"Game of Thrones" is told via three distinct storylines that Martin weaves together into an epic story.  The main storyline follows the Stark family of Winterfell.  When Eddard Stark, the head of the Stark family, is asked by his friend King Robert to take a prestigious position at court (previously held by Eddard's brother-in-law) Eddard is reluctant to say no to his childhood friend.  He, along with his two daughters, head south to court where Eddard learns that this new position is wrought with danger.  As Eddard begins to investigate something that his predecessor began he learns that there are plots that he never knew existed within the monarchy and unfortunately his family gets entangled in the mess.

The second storyline focuses on the band of men known as the "Night Watch". These men have the sole reponsibility of keeping watch on the icy northern wall safe from raiders and sinister things that are becoming an increasing threat to the kingdoms.  It is here that Eddard's bastard son, Jon has been sent.

The third storyline centres around the life of a young woman named Daenerys and her brother who are the children of the previous king who was violently overthrown.  "Dani", along with her abhorrent brother, see King Robert as a usurper who must be overthrown at all costs.  They are determined to raise an army and make the long trek to reclaim their father's rightful throne.

My Thoughts:  This is a large book to a large series so you can expect to get a rather lengthy review from me.  Go on and get a coffee, sit in a comfy seat and put your feet up.  Go on, I'll wait. ....... Ok, here we go.  Here's my review of this much talked about series ....

After hearing about the epic miniseries on HBO that was based on the George R.R. Martin book series I knew that it was only a matter of time before I had to pick up the first book to see if all the hype is warranted.  Was I impressed by this massive book?  Oh yes.  Martin has created a massive story that is both engaging and complex due to the characters as well as the amazing fantasy world that he has vividly created.  It's a sprawling story of treachery, murder, romance, fights for power and political intrigue.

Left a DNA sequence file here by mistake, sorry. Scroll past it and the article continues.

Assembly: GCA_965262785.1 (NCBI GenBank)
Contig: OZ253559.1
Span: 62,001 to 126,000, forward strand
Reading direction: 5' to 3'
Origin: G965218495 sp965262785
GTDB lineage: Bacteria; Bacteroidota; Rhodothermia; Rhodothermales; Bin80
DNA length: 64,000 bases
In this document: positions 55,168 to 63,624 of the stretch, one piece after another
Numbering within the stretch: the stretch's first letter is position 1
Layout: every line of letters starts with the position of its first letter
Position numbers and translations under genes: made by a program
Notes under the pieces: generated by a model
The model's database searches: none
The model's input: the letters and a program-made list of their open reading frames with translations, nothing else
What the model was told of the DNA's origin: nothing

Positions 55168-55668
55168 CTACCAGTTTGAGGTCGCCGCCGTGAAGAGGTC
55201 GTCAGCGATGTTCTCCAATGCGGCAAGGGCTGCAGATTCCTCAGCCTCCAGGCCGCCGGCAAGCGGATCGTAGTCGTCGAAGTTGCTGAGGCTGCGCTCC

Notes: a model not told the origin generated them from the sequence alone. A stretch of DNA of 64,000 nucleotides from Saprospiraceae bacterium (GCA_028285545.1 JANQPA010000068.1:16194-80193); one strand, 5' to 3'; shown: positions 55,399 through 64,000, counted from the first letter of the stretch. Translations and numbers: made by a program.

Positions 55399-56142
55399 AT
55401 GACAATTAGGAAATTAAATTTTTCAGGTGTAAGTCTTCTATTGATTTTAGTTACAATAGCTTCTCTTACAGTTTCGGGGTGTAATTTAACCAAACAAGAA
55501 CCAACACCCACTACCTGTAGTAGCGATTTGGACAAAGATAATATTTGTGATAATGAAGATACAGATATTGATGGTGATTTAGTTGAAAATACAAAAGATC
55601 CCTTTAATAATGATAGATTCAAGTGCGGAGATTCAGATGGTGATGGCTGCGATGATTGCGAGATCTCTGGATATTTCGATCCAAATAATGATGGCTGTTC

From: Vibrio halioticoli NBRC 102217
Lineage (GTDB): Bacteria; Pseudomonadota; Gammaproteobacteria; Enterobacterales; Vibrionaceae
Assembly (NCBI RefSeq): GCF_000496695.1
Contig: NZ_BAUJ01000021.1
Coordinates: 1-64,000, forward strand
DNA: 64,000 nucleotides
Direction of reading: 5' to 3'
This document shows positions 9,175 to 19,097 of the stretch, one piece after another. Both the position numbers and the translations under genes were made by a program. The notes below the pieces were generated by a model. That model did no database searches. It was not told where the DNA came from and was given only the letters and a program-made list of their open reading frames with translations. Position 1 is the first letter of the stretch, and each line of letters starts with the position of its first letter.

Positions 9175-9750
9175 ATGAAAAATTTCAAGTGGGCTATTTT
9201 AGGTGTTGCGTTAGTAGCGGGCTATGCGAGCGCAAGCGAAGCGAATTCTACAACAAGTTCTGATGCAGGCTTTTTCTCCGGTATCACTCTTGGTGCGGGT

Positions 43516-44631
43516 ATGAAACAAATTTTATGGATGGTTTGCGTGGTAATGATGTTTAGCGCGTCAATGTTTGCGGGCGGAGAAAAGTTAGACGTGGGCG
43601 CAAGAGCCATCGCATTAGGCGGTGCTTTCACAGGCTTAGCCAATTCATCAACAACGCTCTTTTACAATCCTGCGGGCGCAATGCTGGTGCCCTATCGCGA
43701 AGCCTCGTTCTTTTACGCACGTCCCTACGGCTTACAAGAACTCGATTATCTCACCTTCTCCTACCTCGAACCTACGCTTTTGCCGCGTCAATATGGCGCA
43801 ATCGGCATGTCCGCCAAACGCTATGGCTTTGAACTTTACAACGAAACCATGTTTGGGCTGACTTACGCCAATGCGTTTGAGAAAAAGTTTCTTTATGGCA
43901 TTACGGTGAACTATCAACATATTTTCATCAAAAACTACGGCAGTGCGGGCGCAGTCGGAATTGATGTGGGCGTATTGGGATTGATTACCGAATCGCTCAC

Going into this book I admit that I had preconceived expectations of this much hyped book.  I was picturing a medieval feel with a very strong magical element.  Game of Thrones definitely has a medieval feel with it's castles, knights and swords clashing but magic, spells and old crones forecasting the future over a bubbling cauldron?  Not so much.  And{surprisingly} I'm ok with that.  

Also, while this story plays like an age-old tale that centres on the royal families and their elite in the struggle for power its not what I expected. I thought there was going to be some grand quest (like Frodo and his 'precious' ring or Harry Potter trying to kill Voldemort) but it's not. At least not yet. There's also no clear protagonist or even one nasty 'bad guy' to speak of but a melange of characters who add their own bit to the story. I look forward to seeing where this series of books goes so that I can get a better handle on where Martin is taking this series.  You know what they say about making assumptions, well I think the same goes for expectations.  While mine were out of whack perhaps they didn't detract from me jumping into Martin's world.

One of the few negatives that I have to say about this book is that it is hard at times to keep track of all of the characters. There are a LOT of characters involved.  I'm talking more people than a Duggar family reunion.  Some of them even with very similar names which made it, at times, very hard to keep who was who straight in my head.   With the help of the character listing provided in the book I was able to remind myself who was who so I could focus on the story. 

That said, one of the things that most stood out for me in this saga are the characters.  They come off as very real and well thought out. You root for the underdog, want to smack others up the side of the head for making bad choices, strangle the brute and revel in the accomplishments of others. These characters are flawed and the 'good guy' may not be as good as you think and the 'bad guy' may show a sliver of humanity that might surprise you.  I love me some complicated characters!

Martin also isn't afraid of stirring things up by killing off his characters. There's no mass murder or anything like that but the fact that no character appears to be 'safe' makes the story that much more real for me. You never know what's going to happen! Love that!

With all of those characters you'd think that it would be hard for the reader to have favourites but I did.  I had three favourites.  The top of my list?  The dwarf (the term that the characters used for this 'little person') named Tyrion Lannister. He brought a humourous element to the often brutal and serious read. While he's admittedly a total jerk and out for only himself I can't help but like him.

Other characters who stood out for me were the direwolves, Jon Snow (Eddard Stark's bastard son) and Arya, Stark's 8 year old daughter. The direwolves are massive wolves that each of the Stark children were given and (I predict) that they'll continue to have a role in the upcoming books.  These characters, human and canine, seemed to go a bit under the radar in the overall story yet still stood out for me as being strong characters.  They're 'good guys' with hearts of gold ... so far, at least.